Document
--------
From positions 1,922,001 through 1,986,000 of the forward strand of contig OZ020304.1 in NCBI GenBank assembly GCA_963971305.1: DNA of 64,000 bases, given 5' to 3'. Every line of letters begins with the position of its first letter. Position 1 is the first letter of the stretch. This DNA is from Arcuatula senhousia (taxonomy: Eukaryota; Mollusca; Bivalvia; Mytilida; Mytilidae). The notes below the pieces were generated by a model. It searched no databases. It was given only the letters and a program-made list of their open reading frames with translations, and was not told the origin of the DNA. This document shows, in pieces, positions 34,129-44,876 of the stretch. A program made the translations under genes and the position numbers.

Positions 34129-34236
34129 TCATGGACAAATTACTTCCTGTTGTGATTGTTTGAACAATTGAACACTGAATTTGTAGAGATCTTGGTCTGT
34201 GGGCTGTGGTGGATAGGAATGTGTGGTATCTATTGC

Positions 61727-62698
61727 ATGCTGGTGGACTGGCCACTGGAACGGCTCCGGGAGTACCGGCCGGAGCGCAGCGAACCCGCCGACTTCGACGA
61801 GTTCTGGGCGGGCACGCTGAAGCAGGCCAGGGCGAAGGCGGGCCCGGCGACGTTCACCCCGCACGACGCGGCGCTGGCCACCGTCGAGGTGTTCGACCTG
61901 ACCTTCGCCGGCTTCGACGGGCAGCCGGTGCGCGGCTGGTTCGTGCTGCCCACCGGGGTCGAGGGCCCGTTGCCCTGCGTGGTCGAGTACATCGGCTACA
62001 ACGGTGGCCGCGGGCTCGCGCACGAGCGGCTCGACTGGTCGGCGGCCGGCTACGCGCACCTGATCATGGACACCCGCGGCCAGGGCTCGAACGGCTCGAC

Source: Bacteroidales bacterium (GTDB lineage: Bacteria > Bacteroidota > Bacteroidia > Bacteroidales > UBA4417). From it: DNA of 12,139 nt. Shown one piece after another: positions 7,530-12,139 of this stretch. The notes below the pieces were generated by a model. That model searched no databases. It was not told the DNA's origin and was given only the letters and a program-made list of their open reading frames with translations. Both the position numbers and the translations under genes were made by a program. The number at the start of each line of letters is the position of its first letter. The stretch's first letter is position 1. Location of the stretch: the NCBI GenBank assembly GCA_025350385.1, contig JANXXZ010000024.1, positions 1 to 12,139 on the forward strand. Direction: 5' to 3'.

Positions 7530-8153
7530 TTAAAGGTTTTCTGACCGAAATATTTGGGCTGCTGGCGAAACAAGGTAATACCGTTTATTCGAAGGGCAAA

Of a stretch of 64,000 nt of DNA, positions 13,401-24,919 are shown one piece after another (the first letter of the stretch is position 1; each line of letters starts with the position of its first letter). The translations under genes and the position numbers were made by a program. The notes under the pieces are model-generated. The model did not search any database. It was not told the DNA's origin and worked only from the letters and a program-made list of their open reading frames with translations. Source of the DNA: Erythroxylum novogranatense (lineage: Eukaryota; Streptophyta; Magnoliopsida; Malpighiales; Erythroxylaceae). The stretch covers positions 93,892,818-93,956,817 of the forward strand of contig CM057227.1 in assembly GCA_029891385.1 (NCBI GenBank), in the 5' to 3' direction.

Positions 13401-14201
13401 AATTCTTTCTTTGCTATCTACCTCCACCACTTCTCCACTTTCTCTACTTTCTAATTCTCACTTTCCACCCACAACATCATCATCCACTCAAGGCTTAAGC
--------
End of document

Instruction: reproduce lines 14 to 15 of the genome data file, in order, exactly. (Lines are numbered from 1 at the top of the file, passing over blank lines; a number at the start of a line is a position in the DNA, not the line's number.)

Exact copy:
Positions 13401-14201
13401 AATTCTTTCTTTGCTATCTACCTCCACCACTTCTCCACTTTCTCTACTTTCTAATTCTCACTTTCCACCCACAACATCATCATCCACTCAAGGCTTAAGC